Researchers investigated whether exposure to brand-specific alcohol advertising on 20 television shows popular among young people was associated with brand-specific consumption among underage drinkers.
They found that underage drinkers are three times more likely to drink alcohol brands that advertise on TV shows they watch, compared to other alcohol brands.
Published in Alcoholism: Clinical and Experimental Research, the report comes on the heels of a similar study by the same researchers, published earlier this summer, which found that underage drinkers are heavily exposed to magazine ads for the alcohol brands they consume.
“Taken together, these studies strengthen the case for a relationship between brand-specific alcohol advertising among underage youth and brand-specific consumption,” says lead author Craig Ross, president of Virtual Media Resources in Natick, Massachusetts, and a recent doctoral graduate at the Boston University School of Public Health (BUSPH).
“As alcohol continues to devastate so many young lives, youth exposure to alcohol advertising should be reduced.”
In the current study, researchers surveyed over 1,000 youths, ages 13-20, recruited from a national internet panel maintained by Knowledge Networks. All reported consuming at least one drink of alcohol in the past 30 days.
The researchers determined all alcohol brands the participants had consumed within the past 30 days, as well as their exposure to alcohol brand advertising on 20 television shows they had watched within the past month.
The researchers found that the relationship between consumption of a brand and advertising exposure for that brand was significant, and that the relationship was strongest at lower levels of exposure.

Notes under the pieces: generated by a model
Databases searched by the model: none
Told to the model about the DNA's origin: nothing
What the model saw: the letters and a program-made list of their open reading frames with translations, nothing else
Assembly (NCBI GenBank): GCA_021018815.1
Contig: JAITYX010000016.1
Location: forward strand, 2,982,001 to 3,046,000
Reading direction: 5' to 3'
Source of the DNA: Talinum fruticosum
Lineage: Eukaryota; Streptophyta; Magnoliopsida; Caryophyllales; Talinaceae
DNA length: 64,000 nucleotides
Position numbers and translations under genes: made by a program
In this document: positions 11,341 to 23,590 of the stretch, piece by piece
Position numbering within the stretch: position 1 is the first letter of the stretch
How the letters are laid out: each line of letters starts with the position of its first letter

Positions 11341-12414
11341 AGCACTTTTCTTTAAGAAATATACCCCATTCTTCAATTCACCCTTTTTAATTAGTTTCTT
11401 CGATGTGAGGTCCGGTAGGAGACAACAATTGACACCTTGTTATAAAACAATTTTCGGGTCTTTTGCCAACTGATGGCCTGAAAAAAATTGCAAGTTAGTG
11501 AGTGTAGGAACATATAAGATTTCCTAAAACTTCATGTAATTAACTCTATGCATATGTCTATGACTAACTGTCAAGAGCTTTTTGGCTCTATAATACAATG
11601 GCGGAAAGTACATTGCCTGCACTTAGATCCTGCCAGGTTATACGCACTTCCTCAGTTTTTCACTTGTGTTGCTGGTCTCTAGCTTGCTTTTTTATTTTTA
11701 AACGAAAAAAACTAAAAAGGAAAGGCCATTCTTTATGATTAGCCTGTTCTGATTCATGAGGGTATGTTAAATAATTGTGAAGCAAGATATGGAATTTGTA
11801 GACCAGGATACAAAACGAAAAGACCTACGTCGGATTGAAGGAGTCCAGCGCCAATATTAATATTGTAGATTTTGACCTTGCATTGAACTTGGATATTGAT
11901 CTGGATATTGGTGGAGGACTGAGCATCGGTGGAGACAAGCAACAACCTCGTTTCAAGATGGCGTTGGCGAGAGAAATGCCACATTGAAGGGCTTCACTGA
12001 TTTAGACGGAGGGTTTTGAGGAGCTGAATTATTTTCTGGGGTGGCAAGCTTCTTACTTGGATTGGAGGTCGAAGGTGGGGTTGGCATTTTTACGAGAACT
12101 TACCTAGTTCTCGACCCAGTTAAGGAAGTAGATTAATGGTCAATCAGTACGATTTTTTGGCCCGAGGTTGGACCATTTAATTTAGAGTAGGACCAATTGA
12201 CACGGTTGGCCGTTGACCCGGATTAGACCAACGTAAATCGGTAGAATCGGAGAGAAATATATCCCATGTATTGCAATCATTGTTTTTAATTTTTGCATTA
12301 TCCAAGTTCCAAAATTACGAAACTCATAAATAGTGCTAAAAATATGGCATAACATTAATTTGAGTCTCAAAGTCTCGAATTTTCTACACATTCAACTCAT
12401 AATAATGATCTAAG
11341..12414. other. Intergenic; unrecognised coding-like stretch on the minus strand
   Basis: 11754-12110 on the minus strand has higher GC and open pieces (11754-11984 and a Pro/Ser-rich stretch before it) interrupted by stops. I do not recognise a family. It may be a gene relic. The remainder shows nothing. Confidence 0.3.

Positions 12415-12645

Their results held even after controlling for other factors influencing youth drinking, such as their parents’ drinking, whether the youths chose the brands themselves, the brands’ average pricing, and the popularity of the brands among adults.
Alcohol is the number one drug among youths and is responsible for 4,300 deaths per year. And yet, the US alcohol industry primarily regulates its own advertising through a voluntary code, which serves as the main vehicle for reducing youth exposure to advertising.
Michael Siegel, professor of community health sciences at BUSPH, says now that a link has been shown with TV advertising, “The question becomes, what do alcohol advertisers do with this information, given the consequences of alcohol consumption in underage youth?”
At least 14 long-term studies have found that the more young people are exposed to alcohol advertising and marketing, the more likely they are to drink—or if they are already drinking, to drink more.
Researchers from the Center on Alcohol Marketing and Youth at the Johns Hopkins Bloomberg School of Public Health also contributed to the study.
Source: Boston University